Religion Today Summaries - May 17, 2011

Compiled & Edited by Crosswalk Editorial Staff

Religion Today Summaries - May 17, 2011

Daily briefs of the top news stories impacting Christians around the world.

In today's edition:

  • Afghan Christians Face Severe Consequences If Repatriated
  • 800 Killed in Nigeria Vote Unrest: Rights Group
  • Pakistani Christians Wary of Replacement for Minorities Minister
  • Religious Liberties Amendment Headed to Missouri Ballot

 

Afghan Christians Face Severe Consequences If Repatriated

Seven Afghan Christians and their families who fled their homeland to India and requested refugee status from the United Nations have had their petitions denied. They now face deportation back to Afghanistan, where they risk arrest and possible execution for apostasy. “Among the applicants was Aman, a husband and father of four, who has since received a letter authorizing his deportation from the Indian Ministry of Home Affairs,” said a spokesperson for International Christian Concern. “Aman and his wife converted to Christianity from Islam eleven years ago" and he studied at a Bible college in Pakistan before returning to his home country to work with an aid organization. He fled after an Afghan TV network broadcast footage of Afghan Christians being baptized in May 2010. "[I]t is impossible to live as an Afghan Christian in Afghanistan if your Christian identity is revealed to the public and to the Afghan Islamic Republic.

800 Killed in Nigeria Vote Unrest: Rights Group

At least 800 people died in sectarian and ethnic clashes following last month's election in Nigeria. According to Human Rights Watch, most of the victims were killed in three days of rioting in the 12 northern states, which is mostly Muslim. The AFP reports that Nigerian authorities have refused to give a toll for the violence, which started as results came in showing Jonathan was running ahead of opposition politician Muhammadu Buhari, a Muslim from the north. "The presidential election divided the country along ethnic and religious lines," Human Rights Watch said. "Muslim rioters targeted and killed Christians and members of ethnic groups from southern Nigeria ... burning their churches, shops and homes... In predominantly Christian communities in Kaduna State, mobs of Christians retaliated by killing Muslims and burning their mosques and properties."

Pakistani Christians Wary of Replacement for Minorities Minister

Christians have repeatedly called on Pakistan to appoint a new minorities minister to replace slain Christian Shahbaz Bhatti, but say the Pakistan's decision is problematic. ASSIST News Service reports that Riaaz Hussain Pirzada, a Muslim, has been appointed the Federal Minister for Minorities Affairs (FMMA). The FMMA's job is to represent religious minorities and their interests to the federal government, and Christians say Pirzada represents another blow to the rights of religious minorities. "This seat should be given to a Christian in the light of the sacrifice of Shahbaz Bhatti. We don't want to see Shahbaz's struggle against blasphemy laws be reversed. The failure to appoint a Christian to the post is another form of discrimination against Christians,” said the General Secretary of the All Pakistan Minority Alliance, Javed Michael, in an interview with International Christian Concern.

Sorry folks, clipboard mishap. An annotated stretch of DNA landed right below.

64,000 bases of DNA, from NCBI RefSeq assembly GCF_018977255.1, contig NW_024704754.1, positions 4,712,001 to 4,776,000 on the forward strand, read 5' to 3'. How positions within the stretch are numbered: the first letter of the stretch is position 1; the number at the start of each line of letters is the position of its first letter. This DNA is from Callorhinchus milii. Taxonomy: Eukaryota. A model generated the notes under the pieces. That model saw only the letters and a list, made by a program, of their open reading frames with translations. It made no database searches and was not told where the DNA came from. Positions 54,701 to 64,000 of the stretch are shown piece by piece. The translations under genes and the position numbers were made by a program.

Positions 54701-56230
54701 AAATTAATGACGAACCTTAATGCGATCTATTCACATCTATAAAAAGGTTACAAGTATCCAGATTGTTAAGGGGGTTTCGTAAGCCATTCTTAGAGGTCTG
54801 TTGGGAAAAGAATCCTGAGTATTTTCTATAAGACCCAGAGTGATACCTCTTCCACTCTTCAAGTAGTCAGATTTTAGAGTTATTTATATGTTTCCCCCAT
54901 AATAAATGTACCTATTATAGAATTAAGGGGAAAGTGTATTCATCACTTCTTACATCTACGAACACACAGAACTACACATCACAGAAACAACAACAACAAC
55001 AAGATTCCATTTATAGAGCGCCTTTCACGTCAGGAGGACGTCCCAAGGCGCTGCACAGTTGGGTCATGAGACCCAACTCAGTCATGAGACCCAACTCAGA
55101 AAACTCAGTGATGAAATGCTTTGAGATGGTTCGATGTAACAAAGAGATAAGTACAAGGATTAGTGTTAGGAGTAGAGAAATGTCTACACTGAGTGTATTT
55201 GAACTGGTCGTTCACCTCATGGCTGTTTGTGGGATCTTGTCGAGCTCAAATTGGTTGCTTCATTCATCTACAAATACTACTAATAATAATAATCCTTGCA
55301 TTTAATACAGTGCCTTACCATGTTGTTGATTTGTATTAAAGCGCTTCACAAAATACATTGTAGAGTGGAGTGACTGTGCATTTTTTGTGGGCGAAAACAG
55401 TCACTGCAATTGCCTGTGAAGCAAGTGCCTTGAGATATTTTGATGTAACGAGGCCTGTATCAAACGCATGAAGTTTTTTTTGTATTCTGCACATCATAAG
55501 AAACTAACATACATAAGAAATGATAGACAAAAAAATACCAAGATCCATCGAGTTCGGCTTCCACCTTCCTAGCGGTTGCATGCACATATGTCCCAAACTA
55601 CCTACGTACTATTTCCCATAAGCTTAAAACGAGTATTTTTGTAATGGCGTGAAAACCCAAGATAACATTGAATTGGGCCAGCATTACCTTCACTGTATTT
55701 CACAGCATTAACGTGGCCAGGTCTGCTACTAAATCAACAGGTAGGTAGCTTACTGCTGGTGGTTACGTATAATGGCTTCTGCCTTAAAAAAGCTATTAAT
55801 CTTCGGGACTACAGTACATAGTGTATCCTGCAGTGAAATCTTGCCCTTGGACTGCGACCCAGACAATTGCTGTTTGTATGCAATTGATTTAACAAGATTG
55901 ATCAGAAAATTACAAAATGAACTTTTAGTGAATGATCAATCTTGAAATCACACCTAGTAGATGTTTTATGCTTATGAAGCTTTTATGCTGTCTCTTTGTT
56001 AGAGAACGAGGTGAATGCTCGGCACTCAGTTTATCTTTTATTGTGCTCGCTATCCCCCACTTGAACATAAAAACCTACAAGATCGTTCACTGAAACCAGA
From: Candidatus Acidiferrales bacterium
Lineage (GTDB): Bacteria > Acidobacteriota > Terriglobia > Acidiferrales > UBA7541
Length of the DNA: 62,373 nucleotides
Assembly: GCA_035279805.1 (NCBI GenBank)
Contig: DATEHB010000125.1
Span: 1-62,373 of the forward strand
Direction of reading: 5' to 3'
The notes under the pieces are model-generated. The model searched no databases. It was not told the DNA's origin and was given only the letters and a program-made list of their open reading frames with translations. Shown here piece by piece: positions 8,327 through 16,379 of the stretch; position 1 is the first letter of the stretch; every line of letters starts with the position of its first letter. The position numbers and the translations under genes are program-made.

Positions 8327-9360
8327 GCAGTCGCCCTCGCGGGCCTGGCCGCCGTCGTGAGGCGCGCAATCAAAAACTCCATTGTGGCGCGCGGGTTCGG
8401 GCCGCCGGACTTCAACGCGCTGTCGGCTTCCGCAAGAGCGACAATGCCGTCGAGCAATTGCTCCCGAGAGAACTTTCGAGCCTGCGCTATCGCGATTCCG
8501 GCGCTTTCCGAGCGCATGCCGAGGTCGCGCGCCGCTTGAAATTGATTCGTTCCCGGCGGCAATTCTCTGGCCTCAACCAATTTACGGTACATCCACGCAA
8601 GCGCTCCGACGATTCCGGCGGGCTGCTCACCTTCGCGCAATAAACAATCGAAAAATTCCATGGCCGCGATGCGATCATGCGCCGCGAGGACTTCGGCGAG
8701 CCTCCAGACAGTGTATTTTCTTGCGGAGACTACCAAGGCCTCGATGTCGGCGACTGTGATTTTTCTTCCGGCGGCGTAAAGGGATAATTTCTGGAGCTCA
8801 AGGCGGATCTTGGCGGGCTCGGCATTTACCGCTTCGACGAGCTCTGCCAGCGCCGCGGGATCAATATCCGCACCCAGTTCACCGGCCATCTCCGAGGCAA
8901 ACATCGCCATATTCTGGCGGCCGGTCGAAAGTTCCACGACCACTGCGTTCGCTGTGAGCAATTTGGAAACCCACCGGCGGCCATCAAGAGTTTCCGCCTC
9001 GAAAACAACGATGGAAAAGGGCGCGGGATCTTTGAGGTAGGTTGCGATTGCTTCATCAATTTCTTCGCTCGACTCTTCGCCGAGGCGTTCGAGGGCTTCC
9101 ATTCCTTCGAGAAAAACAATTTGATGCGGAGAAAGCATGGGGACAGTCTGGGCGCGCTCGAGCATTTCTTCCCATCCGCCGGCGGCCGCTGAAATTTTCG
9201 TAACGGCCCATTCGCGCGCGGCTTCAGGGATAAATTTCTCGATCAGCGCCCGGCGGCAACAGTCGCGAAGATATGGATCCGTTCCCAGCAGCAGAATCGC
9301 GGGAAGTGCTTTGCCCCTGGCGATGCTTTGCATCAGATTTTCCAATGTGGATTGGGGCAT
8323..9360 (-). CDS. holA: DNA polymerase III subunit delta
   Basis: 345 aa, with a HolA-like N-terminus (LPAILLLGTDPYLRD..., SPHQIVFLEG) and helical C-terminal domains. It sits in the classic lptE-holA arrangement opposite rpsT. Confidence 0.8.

Religious Liberties Amendment Headed to Missouri Ballot

Missouri residents will get to vote on a religious liberties amendment next year, after the Senate passed the legislation, 34-0. WORLD News Service reports that the measure would amend the state Constitution to clarify the rights of Missourians to pray and acknowledge God in public and private settings. It also would protect public school students’ right to pray and acknowledge God in school, as well as express their religious beliefs in written and oral assignments. Joe Ortwerth, executive director of the Missouri Family Policy Council, said: “This legislation establishes the clear outlines of our citizens’ religious liberties (and) would help overcome legal intimidation tactics” from groups such as the American Civil Liberties Union. In March, the House passed the bill for the fourth straight year, with a vote of 126-30. 

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